Park Ridge Kiwanis Club still delivers
Dave Donovan of the Park Ridge Kiwanis Club delivers a pre-made meal for Lois Jedd through Advocate Lutheran General Hospital's "Meals on Wheels" program. | Natasha Wasinski~for Sun-Times Media
Updated: February 19, 2013 11:38AM
PARK RIDGE — “Is that for me?” Bill Hay called out from behind a screen door on a chilly January day.
Dave Donovan had parked in front of Hay’s Park Ridge home, and was rummaging through a foam cooler in the back of his minivan.
He produced a warm container — “Smells like pork today,” he murmured — and grabbed a second paper box.
“Hi Bill,” Donovan said, greeting Hay on the doorstep. “Happy New Year. How are you doing?”
He handed the elderly man two boxed meals, exchanged a few pleasantries and was on his way to the next house on his list.
Donovan, a longtime member of Kiwanis Club of Park Ridge, has been delivering hot meals to elderly and handicapped residents for nearly three decades.
Kiwanis members assist with Advocate Lutheran General Hospital’s “Meals on Wheels” program a dozen times a month. Donovan typically makes the trip two to three times.
“I wanted to do more volunteering,” he said of joining Kiwanis, which has been serving Park Ridge since 1925 through fundraising activities, direct-service projects and community events.
The Park Ridge club is the local chapter of Kiwanis International, a global organization of volunteers “dedicated to changing the world, one child and one community at a time.”
Park Ridge resident Ted Sigg said he signed up for Kiwanis in 1978 to network for business and pushed for earlier meetings. In 1981 Kiwanis created a morning faction for workingmen who couldn’t attend the weekly afternoon meetings.
“After 35 years I found the right reasons (for participating),” said Sigg, who is now formerly retired but has a business card listing his occupation as “Full-Time Volunteer.”
The morning club, led by Sigg, meets at Le Peep on Wednesdays before 7 a.m. The noon club, of which Donovan is president this year, meets every Tuesday afternoon at Summit of Uptown.
Kiwanis of Park Ridge underwent another big change in the 1980s: allowing women to join. It was a controversial maneuver on the club’s part, as a handful of members who disagreed with lifting the ban left the organization to form their own men’s only group.
That only lasted about two years, according to Sigg, before the some of the departed members returned and brought along female counterparts.
The two Kiwanis groups typically operate independently. The noon club hosts its annual spaghetti dinner fundraiser on Feb. 8, and provides $10,000 in grants a year to dozens of community organizations.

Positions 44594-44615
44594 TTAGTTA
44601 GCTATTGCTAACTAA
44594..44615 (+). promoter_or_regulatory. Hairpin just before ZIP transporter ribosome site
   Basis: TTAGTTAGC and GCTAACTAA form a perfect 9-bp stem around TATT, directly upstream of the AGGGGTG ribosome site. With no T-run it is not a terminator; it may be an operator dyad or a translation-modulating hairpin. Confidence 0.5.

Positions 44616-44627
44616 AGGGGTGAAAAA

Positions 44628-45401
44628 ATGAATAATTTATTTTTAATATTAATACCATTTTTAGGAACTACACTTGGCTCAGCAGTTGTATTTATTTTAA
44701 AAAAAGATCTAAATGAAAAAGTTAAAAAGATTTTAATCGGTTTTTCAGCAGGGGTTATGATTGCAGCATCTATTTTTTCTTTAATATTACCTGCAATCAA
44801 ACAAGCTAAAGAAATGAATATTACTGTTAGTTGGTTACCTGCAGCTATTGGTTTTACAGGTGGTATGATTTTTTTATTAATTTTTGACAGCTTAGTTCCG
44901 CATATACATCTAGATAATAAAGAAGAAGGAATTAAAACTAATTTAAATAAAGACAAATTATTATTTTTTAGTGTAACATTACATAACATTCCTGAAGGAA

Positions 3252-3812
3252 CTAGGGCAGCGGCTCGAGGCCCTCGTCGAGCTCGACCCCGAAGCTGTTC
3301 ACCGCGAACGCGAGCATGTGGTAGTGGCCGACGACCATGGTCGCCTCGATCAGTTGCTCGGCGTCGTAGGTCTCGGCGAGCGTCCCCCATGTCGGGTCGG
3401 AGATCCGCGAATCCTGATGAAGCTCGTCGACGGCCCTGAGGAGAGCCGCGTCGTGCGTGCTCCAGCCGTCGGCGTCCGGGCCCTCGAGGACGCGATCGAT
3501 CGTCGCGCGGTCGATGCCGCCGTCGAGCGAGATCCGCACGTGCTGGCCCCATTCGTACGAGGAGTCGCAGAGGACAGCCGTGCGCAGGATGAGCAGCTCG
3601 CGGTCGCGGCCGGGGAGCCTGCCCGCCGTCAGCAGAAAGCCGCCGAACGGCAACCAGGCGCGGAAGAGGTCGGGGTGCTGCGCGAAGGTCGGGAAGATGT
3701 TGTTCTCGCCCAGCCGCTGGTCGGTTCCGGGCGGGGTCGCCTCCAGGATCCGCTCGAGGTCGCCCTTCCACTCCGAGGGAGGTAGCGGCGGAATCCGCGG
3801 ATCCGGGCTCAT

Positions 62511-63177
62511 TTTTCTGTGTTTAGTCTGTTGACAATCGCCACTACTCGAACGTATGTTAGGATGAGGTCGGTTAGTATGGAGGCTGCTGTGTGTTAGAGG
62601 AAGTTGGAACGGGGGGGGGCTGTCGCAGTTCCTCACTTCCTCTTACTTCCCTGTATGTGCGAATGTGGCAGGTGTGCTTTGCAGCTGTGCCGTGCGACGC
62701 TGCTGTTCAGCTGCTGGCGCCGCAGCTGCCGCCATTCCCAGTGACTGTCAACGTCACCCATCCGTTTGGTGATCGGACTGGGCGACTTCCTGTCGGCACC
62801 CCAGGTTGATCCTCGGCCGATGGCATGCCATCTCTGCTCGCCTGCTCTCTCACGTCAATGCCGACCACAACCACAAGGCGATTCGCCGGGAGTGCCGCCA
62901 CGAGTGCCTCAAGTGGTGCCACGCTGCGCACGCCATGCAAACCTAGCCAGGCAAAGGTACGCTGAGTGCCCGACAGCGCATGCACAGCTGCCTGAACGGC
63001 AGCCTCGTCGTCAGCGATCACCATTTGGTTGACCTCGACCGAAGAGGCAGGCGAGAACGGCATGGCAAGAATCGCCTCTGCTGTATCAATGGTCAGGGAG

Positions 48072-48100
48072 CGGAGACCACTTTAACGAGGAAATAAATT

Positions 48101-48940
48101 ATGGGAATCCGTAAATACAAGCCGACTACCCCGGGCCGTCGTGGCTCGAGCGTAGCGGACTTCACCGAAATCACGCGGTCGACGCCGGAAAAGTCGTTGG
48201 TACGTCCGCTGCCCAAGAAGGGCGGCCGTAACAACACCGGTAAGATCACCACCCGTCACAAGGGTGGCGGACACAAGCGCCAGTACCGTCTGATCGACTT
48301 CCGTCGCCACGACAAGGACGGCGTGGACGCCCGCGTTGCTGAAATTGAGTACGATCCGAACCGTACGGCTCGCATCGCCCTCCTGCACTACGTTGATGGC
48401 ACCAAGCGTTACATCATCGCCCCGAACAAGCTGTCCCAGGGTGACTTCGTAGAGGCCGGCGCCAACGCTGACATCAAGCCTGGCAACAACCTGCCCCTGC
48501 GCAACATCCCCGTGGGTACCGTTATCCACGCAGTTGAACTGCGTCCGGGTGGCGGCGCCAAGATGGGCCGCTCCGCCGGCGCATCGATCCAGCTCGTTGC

The morning club has a pancake breakfast event in May and, for the past 30 years, has partnered with The Harbour, Inc. to provide shelter and essential services to homeless youth and women in the north and northwest suburbs.
In December the Kiwanis clubs combined efforts to deliver holiday food baskets for the needy. Next month, they’ll reunite again at St. Paul of the Cross to serve hot meals to the homeless.
While both Donovan and Sigg made a personal commitment long ago to helping others, volunteerism has generally has waned in recent years.
Today most “Kiwanians,” as they call themselves, are older, retired adults. The average age of members in the the noon club is 76 years old, though the morning club’s newest recruit is in her 20s.
With computers and TV sets only a click away, it’s become easier to stare at a screen than to interact in person, the club leaders said.
Consequently, traditional service and social clubs only have a sliver of the membership totals they had during the 1960s, when one-third of the population volunteered in some capacity, Sigg said.
“It used to be that being involved was very, very important,” he said.
Recruitment of new members may be tougher, but the good work of Kiwanis and other service organizations is as valuable as ever.
“People need to be helped,” Donovan said. “They have a need.”
He said he encourages his three Eagle Scout sons to get involved in their community in whatever way they can. Because of his own avid volunteerism, the Park Ridge Chamber of Commerce is honoring Donovan with its Lifetime Achievement Award on Jan. 19.
Sigg, whose give-back spirit has taken him on 10 trips to Vietnam, said it only takes a few good experiences to put “the hook” in a volunteer’s heart.
“Helping someone, that’s what it’s about,” Sigg said. As he puts it, “the only thing I can’t do is nothing.”